3.   Member States shall take appropriate measures to ensure that small enterprises benefiting from the exemption satisfy the conditions referred to in paragraphs 1 and 2.

3.   Member States shall take appropriate measures to ensure that small enterprises benefiting from the exemption satisfy the conditions referred to in paragraphs 1 and 2.

4.    Prior to availing itself of the exemption in other Member States, the small enterprise shall notify the Member State in which it is established .

4.    The Commission shall set up an online portal through which small enterprises wishing to avail themselves of the exemption in an other Member State can register .

Where a small enterprise avails itself of the exemption in Member States other than that in which it is established, the Member State of establishment shall take all measures necessary to ensure the accurate declaration of the Union annual turnover and the Member State annual turnover by the small enterprise and shall inform the tax authorities of the other Member States concerned in which the small enterprise carries out a supply.’;

Where a small enterprise avails itself of the exemption in Member States other than that in which it is established, the Member State of establishment shall take all measures necessary to ensure the accurate declaration of the Union annual turnover and the Member State annual turnover by the small enterprise and shall inform the tax authorities of the other Member States concerned in which the small enterprise carries out a supply.’;

Reason

The subsidiarity principle would require the national threshold to be a matter of national competence, which means that a threshold other than the proposed common EU threshold of EUR 100 000 should not be introduced. It is good to allow different national thresholds because this increases flexibility, but limiting the option to different business sectors could make it difficult to know where to draw the line.

Amendment 11

Article 1(15)

Text proposed by the Commission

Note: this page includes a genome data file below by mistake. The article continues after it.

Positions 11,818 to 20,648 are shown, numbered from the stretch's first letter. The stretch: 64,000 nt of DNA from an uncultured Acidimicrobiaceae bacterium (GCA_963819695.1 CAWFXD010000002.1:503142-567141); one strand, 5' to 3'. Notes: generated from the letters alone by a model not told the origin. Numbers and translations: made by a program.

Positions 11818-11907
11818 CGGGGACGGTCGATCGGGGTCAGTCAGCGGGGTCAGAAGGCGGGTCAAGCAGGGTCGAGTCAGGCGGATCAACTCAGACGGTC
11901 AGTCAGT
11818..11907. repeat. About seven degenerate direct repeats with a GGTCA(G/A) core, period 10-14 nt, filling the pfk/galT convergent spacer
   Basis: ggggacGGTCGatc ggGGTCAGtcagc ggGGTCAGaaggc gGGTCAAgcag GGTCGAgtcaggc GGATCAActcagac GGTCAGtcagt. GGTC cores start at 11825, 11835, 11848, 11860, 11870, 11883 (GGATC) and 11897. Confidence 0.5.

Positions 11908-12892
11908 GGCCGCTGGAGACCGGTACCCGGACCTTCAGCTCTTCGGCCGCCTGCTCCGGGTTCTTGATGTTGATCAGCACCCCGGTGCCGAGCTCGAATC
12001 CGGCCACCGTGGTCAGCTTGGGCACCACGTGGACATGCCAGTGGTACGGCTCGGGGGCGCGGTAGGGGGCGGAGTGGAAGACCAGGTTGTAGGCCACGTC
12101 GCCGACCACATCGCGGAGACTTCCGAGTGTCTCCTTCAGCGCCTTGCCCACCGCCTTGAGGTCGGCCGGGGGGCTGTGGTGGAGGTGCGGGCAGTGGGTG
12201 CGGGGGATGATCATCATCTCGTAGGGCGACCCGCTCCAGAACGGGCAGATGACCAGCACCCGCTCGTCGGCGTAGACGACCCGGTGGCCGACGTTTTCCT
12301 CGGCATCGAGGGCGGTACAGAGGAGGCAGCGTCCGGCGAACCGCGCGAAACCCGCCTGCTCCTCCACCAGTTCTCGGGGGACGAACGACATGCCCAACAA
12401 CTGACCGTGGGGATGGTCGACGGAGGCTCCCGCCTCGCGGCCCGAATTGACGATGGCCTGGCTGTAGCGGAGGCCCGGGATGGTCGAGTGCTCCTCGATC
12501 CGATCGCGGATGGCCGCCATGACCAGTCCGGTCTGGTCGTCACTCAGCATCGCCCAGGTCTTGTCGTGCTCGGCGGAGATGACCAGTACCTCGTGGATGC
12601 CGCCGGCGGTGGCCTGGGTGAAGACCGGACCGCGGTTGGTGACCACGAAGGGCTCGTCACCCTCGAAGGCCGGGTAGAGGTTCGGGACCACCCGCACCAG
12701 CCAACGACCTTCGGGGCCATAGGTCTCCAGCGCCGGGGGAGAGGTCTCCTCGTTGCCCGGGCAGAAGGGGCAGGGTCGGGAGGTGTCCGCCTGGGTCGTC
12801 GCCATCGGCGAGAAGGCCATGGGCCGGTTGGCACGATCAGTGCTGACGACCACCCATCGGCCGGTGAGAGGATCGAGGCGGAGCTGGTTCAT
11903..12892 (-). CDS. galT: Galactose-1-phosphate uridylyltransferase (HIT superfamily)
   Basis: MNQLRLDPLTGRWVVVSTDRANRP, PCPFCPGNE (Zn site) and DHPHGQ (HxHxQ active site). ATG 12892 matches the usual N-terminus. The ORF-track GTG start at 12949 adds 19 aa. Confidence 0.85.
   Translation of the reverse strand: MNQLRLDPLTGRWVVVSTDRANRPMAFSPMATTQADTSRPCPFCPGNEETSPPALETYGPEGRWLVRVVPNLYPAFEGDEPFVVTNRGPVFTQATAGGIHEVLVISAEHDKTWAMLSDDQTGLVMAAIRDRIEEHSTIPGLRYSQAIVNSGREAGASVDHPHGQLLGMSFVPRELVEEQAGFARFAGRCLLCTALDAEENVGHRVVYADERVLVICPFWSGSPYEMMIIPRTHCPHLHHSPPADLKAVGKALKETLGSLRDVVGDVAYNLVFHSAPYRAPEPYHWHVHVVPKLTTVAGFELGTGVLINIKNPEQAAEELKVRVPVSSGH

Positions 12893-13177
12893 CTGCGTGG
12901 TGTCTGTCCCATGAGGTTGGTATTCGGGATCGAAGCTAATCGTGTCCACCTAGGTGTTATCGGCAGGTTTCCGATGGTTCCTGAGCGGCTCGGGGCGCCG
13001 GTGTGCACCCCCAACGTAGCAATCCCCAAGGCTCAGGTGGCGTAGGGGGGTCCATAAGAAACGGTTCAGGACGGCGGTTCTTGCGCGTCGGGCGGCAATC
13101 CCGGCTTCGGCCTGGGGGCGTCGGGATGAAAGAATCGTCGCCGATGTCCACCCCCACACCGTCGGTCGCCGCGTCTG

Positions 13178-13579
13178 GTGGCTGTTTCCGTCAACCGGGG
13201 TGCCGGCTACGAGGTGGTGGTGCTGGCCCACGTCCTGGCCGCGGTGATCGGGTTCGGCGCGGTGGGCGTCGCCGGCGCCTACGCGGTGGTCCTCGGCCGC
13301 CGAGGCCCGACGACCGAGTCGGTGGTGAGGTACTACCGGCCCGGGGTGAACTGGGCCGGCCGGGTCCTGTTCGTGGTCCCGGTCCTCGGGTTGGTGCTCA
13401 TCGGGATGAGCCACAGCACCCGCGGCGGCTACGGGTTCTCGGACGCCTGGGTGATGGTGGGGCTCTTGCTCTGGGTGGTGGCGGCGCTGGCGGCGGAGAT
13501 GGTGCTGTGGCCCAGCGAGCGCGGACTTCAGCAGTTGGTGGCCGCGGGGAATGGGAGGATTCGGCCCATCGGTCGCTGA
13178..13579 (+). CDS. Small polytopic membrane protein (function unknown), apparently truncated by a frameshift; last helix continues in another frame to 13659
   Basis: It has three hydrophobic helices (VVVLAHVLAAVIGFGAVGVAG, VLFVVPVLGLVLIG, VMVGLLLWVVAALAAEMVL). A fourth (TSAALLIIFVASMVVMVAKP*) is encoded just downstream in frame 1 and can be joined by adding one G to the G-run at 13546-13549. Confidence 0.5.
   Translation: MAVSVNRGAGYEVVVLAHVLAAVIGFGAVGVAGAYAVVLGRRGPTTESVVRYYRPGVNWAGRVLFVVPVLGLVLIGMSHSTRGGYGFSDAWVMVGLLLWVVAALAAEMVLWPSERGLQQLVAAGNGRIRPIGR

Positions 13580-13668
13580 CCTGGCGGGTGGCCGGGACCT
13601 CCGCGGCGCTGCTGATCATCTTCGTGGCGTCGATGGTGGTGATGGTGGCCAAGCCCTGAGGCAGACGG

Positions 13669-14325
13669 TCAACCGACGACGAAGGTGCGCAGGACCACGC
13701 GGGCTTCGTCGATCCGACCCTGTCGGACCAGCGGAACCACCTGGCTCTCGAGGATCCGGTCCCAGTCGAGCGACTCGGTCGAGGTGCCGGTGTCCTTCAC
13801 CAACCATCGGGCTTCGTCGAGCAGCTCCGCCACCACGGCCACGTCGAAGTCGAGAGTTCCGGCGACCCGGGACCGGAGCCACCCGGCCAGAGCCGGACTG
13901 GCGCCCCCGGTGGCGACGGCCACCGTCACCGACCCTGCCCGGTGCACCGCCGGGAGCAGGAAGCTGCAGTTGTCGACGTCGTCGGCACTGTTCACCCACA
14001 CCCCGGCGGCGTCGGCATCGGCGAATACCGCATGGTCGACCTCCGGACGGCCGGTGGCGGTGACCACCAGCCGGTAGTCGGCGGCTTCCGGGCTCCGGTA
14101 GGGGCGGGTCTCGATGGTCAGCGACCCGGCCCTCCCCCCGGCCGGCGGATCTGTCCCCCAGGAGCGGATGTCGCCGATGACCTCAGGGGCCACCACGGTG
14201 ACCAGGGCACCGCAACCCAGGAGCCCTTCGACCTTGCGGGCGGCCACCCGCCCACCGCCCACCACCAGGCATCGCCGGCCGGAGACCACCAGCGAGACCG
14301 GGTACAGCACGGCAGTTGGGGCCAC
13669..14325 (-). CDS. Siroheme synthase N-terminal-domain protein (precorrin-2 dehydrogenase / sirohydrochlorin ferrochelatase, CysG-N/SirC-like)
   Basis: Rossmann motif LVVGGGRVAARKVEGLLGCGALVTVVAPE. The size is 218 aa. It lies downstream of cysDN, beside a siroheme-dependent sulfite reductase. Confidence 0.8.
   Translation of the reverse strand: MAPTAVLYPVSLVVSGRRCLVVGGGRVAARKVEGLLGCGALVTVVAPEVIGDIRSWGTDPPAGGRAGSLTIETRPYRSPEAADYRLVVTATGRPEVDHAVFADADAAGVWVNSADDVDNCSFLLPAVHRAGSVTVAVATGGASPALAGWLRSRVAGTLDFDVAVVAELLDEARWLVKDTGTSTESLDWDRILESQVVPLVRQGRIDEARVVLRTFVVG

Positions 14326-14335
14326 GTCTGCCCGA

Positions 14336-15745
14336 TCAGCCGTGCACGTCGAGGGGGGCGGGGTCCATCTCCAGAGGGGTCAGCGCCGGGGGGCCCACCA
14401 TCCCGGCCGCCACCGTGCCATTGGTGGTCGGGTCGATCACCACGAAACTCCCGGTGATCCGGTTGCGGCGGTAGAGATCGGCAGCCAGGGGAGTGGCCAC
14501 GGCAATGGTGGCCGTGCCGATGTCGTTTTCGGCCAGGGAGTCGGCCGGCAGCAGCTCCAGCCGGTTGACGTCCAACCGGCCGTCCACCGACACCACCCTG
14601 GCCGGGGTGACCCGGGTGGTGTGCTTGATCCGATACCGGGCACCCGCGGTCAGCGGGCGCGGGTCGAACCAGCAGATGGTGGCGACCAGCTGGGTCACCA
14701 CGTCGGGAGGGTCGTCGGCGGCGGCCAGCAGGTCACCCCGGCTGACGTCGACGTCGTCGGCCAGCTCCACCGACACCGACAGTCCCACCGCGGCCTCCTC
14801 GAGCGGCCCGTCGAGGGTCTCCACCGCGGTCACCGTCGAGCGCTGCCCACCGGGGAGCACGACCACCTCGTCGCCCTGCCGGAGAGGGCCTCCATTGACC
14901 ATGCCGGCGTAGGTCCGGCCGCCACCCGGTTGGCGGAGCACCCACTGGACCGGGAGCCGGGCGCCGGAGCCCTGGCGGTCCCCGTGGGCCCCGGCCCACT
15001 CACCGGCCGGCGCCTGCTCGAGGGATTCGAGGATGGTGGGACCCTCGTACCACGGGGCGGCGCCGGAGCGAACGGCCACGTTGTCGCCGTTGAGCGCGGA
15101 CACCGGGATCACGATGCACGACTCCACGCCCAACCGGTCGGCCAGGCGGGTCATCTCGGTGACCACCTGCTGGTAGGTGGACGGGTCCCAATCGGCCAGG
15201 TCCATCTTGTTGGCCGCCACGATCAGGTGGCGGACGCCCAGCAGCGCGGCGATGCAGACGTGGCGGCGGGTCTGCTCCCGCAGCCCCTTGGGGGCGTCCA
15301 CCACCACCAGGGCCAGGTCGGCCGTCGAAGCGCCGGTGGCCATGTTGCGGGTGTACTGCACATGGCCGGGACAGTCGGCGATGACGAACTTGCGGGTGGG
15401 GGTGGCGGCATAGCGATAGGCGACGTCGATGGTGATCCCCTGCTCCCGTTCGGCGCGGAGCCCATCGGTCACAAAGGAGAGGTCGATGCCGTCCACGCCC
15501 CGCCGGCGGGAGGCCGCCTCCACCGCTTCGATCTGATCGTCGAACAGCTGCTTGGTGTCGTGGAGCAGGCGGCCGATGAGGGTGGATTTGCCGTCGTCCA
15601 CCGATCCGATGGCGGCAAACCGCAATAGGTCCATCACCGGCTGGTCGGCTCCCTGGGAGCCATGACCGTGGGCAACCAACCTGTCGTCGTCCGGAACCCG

CoR amendment

the following Article 288a is inserted:

the following Article 288a is inserted:

‘Article 288a

‘Article 288a

Where during a subsequent calendar year the Member State annual turnover of a small enterprise exceeds the exemption threshold referred to in Article 284(1), the small enterprise shall be able to continue to benefit from the exemption for that year, provided that its Member State annual turnover during that year does not exceed the threshold set out in Article 284(1) by more than 50 % .’;

Where during a subsequent calendar year the Member State annual turnover of a small enterprise exceeds the exemption threshold referred to in Article 284(1), the small enterprise shall be able to continue to benefit from the exemption for that year, provided that its Member State annual turnover during that year does not exceed the threshold set out in Article 284(1) by more than 33 % .’;

Reason

The provision reduces ‘cliff-edge’ effects, but it could distort competition for companies that are unable to benefit from the exemption. The amount by which the threshold may be exceeded should therefore be reduced from 50 % to 33 %.

II.   POLICY RECOMMENDATIONS

THE EUROPEAN COMMITTEE OF THE REGIONS

1.

welcomes the Commission’s initiative to reform the EU’s existing VAT system in order to better support a functioning internal market and ensure that VAT rules are adapted to changes in the global and digital economy;

2.

notes, however, that it is important for the proposal to avoid distortions of competition and increased red tape and higher business costs for small and medium-sized businesses (SMEs), not to mention local and regional authorities;

3.

believes that differences in VAT rules and rates have a particularly big impact on border regions and on the activities of SMEs in those regions, and that it is therefore necessary to assess the territorial impact of the proposals with a view to allowing greater flexibility in setting VAT rates as well as the thresholds proposed;